Around 1.2 billion people speak a form of Chinese. That’s an estimated 16% of the world’s population. It’s no wonder that many companies plan on translating their text into Chinese and entering the market.

The problem? Chinese doesn’t exist as a language.

Chinese is a language group that consists of different dialects and two written forms: Traditional Chinese and Simplified Chinese. Understanding the correct form to use and when is an essential part of Chinese localization.

This article breaks down the difference between Traditional and Simplified Chinese and how to choose the correct one for your translation.


How many languages does China have?

China is estimated to have over 300 living languages. Some of these languages are specific to a region and only spoken by a few thousand people who live there. Others, like Mandarin, are spoken by millions of people across the country.

These languages have been grouped into eight to 10 primary spoken dialects, with each language group having different dialects that relate to it.

While other language groups (for example, Latin-based languages like French, Italian and Spanish) share a number of basic words, the primary dialects in China are mostly unintelligible to each other. It means that people in one area of China might not understand someone else when they’re speaking their regional dialect.


What are the most common languages in China?

  • Mandarin

    If you’ve heard a Chinese language before, there’s a good chance it’s Mandarin. There are around 955 million speakers in China alone, making it the world’s most spoken language.

  • Standard Chinese

    The official language of China is Standard Chinese, which is one of the many sub-dialects of Mandarin. It’s based on the Beijing dialect of Mandarin and is also the official language of Taiwan.

  • Cantonese

    Cantonese is primarily spoken in Guangdong, Macau and Hong Kong, although each region has their own dialect. The number of Cantonese speakers has decreased, due to China’s push to make Mandarin more widespread. However, it’s still spoken by around 60 million people.

  • Gan

    Gan is spoken in the western parts of China, near the Jiangxi province.

  • Hakka

    The Hakka dialect is closest to Gan and is spoken by an estimated 47 million people. The most well-known version of Hakka has similarities to Cantonese and Standard Chinese.

  • Min

    Min has a wide variety of dialects and is primarily spoken in the Fujian province.

  • Wu

    Wu is also known as Shanghainese. Unsurprisingly, it’s spoken in eastern China near Shanghai. There are around 80 million Wu speakers in China.

  • Xiang

    Xiang is also known as Hunanese. The languages come from Hunan province and have some similarities to Wu.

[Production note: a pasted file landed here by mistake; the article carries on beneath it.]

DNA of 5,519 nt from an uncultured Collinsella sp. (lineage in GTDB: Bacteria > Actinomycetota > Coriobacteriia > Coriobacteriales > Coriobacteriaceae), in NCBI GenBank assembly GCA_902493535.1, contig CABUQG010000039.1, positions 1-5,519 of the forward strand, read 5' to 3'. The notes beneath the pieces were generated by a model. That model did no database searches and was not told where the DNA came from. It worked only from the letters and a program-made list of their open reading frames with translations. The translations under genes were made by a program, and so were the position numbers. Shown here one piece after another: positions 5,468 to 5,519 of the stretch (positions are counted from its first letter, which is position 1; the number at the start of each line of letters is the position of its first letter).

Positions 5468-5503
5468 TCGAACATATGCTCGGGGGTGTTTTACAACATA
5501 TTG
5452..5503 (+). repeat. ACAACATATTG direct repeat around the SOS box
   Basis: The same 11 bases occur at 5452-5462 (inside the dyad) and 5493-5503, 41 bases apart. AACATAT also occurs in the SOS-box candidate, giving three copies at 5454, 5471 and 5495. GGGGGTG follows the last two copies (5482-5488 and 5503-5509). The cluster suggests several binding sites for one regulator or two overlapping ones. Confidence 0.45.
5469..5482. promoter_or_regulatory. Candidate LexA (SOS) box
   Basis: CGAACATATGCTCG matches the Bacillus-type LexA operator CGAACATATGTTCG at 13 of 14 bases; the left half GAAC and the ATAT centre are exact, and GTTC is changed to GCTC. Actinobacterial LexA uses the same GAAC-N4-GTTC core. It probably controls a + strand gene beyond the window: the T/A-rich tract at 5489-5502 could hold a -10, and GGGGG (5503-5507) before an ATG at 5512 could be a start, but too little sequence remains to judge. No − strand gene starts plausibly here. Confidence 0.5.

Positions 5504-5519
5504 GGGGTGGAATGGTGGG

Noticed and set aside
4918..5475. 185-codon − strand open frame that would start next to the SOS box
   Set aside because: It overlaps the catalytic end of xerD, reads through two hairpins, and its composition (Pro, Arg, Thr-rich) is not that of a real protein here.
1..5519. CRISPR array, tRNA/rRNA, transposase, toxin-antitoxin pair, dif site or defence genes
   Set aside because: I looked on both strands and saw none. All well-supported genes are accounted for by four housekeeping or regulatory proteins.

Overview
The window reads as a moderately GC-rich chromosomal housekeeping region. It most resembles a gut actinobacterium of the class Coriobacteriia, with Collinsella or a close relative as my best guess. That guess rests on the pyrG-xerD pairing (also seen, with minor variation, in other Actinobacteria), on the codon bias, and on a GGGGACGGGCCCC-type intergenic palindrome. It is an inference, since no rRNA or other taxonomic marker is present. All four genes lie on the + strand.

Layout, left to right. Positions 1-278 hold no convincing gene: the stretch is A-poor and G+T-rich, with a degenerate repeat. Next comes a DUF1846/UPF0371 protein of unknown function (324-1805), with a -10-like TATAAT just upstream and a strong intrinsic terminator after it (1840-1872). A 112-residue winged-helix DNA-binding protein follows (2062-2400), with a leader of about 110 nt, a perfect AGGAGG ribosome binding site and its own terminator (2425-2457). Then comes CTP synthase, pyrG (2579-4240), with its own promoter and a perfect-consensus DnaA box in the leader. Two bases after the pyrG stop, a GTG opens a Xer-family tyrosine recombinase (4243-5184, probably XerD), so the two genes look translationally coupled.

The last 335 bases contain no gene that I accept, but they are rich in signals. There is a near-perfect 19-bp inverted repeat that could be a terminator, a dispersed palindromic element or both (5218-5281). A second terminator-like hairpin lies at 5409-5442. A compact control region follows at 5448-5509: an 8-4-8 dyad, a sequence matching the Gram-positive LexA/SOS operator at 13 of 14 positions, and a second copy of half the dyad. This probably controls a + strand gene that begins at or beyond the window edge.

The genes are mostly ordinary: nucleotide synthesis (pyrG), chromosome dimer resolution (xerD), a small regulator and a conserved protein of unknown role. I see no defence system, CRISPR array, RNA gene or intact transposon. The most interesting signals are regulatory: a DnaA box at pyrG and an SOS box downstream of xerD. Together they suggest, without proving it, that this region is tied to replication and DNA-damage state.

What writing systems do Chinese people use?

Despite the vast number of dialects, all Chinese speakers use either Traditional Chinese or Simplified Chinese for writing.

This works because of the use of symbols. Rather than the symbol representing a sound like in the English language, it represents a word. Two people from different provinces might have different ways of saying “noodles” for example, but they will both understand 面 (miàn), a symbol designed to look like noodles hanging up to dry.

This means that even though people might not be able to communicate verbally, they will both understand a word’s meaning when it’s written down.


What’s the difference between Traditional and Simplified Chinese?

The Chinese language group has two written forms: Traditional Chinese and Simplified Chinese. Simplified Chinese was developed by China in the 1950s, in an effort to improve literacy across the population.

It’s easy to get confused about which form to use in translation, because there’s no correlation to the spoken dialect. For example, Taiwan and Singapore both speak a form of Mandarin, but Taiwan uses Traditional Chinese and Singapore uses Simplified.

Character appearance and strokes

The most obvious difference in Traditional and Simplified Chinese is how the characters look. As it implies, Simplified Chinese simplifies each Traditional character, making it easier for people to write and understand them.

For example, duì (meaning “correct”) can be written as 对 (Simplified) or 對 (Traditional). The Simplified one is written using five strokes, while the Traditional version needs 14 strokes.

Phrases and meaning

There are also differences in vocabulary, grammar and punctuation between Simplified and Traditional Chinese.

The same vocabulary in Simplified can mean something completely different in Traditional. For example, the word tu dou (土豆) means “potatoes” in Simplified Chinese but “peanuts” in Traditional Chinese.

Even if they’re minor differences, it’s crucial to understand the meaning and common usage of language for Chinese localization.


Should I use Traditional or Simplified Chinese?

It’s an important question for Chinese localization. The correct written form will depend on where you’re expanding to.

If you’re targeting China, Malaysia or Singapore, you should use Simplified Chinese. If you’re targeting Hong Kong, Macau or Taiwan, you should choose Traditional Chinese.

It’s important to look carefully at your target audience in a new territory. Malaysian schools teach Simplified Chinese, but it was only introduced in the 1980s. Before that, Traditional Chinese was the most familiar written form, thanks to the influence of media from Hong Kong and Taiwan. The form you use will depend on the demographics you want to reach.

Chinese is a complex group of languages. It can be tough to understand the different dialects and written forms, but there’s a big opportunity for businesses that succeed.